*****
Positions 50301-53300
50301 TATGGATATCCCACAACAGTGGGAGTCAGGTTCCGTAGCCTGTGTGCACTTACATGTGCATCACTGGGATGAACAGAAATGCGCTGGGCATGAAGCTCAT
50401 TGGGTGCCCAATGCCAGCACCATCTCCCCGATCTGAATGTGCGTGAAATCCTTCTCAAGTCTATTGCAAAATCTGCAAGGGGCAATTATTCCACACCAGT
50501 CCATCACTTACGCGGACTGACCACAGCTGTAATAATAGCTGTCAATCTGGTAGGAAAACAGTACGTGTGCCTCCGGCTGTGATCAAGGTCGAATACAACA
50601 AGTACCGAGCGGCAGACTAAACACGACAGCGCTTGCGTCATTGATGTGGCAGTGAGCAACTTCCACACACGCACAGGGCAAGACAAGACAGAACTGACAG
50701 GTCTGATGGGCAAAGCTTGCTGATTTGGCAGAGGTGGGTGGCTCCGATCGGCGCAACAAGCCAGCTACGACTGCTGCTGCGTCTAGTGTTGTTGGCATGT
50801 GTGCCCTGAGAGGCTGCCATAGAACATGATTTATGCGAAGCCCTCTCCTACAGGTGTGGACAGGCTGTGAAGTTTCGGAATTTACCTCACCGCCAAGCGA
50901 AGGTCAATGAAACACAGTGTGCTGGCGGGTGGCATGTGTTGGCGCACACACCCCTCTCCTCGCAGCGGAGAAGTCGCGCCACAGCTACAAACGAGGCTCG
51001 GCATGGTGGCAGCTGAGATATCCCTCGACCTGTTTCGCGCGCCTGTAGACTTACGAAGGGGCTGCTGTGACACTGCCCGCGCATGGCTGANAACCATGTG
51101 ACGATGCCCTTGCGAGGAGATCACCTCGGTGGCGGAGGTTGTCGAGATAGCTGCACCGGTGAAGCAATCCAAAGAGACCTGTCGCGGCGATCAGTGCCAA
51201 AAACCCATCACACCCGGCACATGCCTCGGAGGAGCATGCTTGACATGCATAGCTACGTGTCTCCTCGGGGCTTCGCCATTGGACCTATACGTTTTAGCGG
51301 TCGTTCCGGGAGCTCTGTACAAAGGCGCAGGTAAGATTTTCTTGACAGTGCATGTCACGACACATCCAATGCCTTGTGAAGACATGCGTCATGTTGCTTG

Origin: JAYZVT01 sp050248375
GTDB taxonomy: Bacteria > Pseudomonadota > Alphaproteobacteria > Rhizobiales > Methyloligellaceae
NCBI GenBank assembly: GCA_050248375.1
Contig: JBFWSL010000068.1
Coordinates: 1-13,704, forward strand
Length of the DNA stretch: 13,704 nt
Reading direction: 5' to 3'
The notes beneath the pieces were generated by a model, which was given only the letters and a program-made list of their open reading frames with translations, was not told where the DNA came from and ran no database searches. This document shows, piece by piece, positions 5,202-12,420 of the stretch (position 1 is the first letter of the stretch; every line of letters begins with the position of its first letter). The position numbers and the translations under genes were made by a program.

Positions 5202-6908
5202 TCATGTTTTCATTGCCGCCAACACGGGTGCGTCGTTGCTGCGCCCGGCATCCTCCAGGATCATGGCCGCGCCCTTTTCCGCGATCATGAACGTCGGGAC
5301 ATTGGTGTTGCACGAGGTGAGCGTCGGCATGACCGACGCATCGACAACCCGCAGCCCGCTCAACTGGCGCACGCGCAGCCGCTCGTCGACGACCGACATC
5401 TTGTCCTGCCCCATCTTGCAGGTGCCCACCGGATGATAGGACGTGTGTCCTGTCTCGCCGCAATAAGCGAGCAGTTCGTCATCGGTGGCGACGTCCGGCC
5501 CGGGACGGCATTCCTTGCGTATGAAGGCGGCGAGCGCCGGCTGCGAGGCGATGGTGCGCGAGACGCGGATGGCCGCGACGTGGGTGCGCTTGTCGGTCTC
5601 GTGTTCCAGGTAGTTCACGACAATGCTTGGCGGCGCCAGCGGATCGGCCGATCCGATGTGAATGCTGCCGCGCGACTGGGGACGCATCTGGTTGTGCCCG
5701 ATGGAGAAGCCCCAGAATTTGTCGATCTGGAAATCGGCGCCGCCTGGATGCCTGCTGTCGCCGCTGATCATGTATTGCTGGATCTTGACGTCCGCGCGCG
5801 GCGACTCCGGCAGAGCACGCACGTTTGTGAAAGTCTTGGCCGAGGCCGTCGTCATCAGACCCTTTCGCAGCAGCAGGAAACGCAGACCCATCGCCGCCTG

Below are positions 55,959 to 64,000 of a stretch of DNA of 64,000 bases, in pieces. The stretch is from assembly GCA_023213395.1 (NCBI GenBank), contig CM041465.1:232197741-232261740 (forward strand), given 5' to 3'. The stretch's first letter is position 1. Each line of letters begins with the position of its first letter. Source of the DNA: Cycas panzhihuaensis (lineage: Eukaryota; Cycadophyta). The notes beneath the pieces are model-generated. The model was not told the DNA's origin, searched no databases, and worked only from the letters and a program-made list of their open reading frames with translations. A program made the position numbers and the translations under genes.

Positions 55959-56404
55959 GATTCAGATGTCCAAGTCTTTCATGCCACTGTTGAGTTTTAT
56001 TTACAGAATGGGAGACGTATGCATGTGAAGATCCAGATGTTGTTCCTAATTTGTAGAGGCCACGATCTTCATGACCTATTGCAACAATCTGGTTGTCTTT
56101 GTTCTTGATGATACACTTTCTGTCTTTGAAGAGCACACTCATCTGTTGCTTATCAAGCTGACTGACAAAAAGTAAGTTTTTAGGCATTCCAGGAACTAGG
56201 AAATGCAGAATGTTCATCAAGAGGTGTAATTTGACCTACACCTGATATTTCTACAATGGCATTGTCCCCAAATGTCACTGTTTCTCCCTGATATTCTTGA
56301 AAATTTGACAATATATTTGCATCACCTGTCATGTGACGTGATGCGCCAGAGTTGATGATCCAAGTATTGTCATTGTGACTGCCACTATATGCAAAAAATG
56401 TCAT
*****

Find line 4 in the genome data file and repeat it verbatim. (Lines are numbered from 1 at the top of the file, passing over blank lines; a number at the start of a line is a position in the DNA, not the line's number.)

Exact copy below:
50501 CCATCACTTACGCGGACTGACCACAGCTGTAATAATAGCTGTCAATCTGGTAGGAAAACAGTACGTGTGCCTCCGGCTGTGATCAAGGTCGAATACAACA